Beasley's arrival creates more flexibility at fullback. If Kllinsmann wants to strengthen his defensive shape with Brooks sidelined, then Johnson can flip to the right to allow Beasley to play on the left. There is also a case to keep the fullback department the same (Chandler and Johnson are the best attacking options) or push Johnson even further up the field.
Tim Ream is the logical choice to replace Brooks in the middle because Klinsmann prefers to play a left-footed player in that spot and usually separates his depth chart accordingly. Ream's introduction might prompt a more thorough inspection of Omar Gonzalez's claims to replace Alvarado on the right side of that duo. Gonzalez's physical presence provides a nice complement to Ream, though the duo took some time to find its footing against Haiti in the second group match.
Perhaps the most confounding issue is how to reassemble the back four if Cuba is dispatched as expected. Chemistry is a vital component of any defense, but the Americans have chopped and changed at will. The return of Brooks -- and he is quite likely to come straight back into the side -- forces yet another change and prompts yet another point where Klinsmann can weigh his options. The key here is to make sure all of the changes do not lead to instability within the ranks.
Is narrow or wide the way to go on the flanks?
Most of the tactical underpinnings during the group stage centered on playing narrowly and quickly through Michael Bradley to Altidore and Clint Dempsey. Those fundamental principles were inevitably altered as opposing teams entrenched inside their own halves and limited the opportunities to combine adequately. Klinsmann responded more often than not by injecting width into the team -- the decision to replace Altidore with Gyasi Zardes in the 1-0 victory over Haiti serves as the best example -- and watching his side benefit in the process.
Expect similar dexterity here given the available personnel and the situation at hand. The work in possession should improve with Bedoya moving toward full fitness, Corona presenting another alternative and Mix Diskerud and Graham Zusi still available. The introduction of more precision might make a diamond midfield more successful with linchpins Kyle Beckerman and Michael Bradley more than capable of helping things along. If there is a need for more width, then Zardes and DeAndre Yedlin can always stretch the field correspondingly. It is, as always, a case-by-case issue depending on the exact demands of the game.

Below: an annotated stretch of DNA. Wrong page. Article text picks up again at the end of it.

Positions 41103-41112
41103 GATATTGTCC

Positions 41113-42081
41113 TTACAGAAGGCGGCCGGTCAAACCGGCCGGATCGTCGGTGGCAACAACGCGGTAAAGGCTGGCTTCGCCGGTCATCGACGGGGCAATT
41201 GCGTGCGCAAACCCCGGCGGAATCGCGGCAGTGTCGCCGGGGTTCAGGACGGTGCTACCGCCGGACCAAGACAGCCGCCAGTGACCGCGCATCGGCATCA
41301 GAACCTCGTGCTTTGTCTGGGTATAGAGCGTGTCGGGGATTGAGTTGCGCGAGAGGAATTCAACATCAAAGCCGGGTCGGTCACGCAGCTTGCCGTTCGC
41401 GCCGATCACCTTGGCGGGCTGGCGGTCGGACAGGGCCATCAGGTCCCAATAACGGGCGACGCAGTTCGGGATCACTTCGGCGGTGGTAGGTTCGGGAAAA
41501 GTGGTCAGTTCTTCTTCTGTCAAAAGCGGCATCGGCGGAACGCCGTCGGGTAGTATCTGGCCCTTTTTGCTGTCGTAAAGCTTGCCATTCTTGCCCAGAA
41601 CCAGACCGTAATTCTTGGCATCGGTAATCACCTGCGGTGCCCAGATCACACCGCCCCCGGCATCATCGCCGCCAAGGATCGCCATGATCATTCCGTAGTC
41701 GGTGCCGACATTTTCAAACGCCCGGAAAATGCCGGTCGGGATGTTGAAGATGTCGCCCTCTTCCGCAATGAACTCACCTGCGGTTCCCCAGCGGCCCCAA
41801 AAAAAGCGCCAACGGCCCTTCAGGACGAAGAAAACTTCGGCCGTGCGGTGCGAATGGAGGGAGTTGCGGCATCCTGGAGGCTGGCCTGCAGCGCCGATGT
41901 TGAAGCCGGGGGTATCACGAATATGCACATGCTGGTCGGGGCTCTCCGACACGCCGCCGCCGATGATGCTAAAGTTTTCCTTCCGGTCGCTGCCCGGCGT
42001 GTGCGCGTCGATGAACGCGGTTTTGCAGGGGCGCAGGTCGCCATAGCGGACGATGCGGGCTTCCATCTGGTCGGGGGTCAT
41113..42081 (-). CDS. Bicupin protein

Who will partner Clint Dempsey?
Altidore's departure scuppers the anticipated plans up front. If the Americans stick with a forward pairing, then Dempsey needs a new partner. There are three evident options available: Zardes, Aron Jóhannsson and Chris Wondolowski.
Jóhannsson is perhaps the most logical choice because he combines deft combination work with a willingness to dart behind the line or hold up the play when required. His intermittent effectiveness at this level raises questions, though. Wondolowski complements Dempsey well enough with his relentless work rate, but he is more likely to feature off the bench when the Americans search for a goal. Zardes usually features in midfield for Klinsmann, but he stretches the field vertically with his pace when he operates up front.
At this point, Klinsmann faces a rather difficult quandary in that spot. Jóhannsson or Zardes is most likely to get the call. The final choice might rest on the overall team shape (is an extra body in midfield required?) and the selections in midfield (if the Americans need width on the left, then Zardes is likely to play there instead).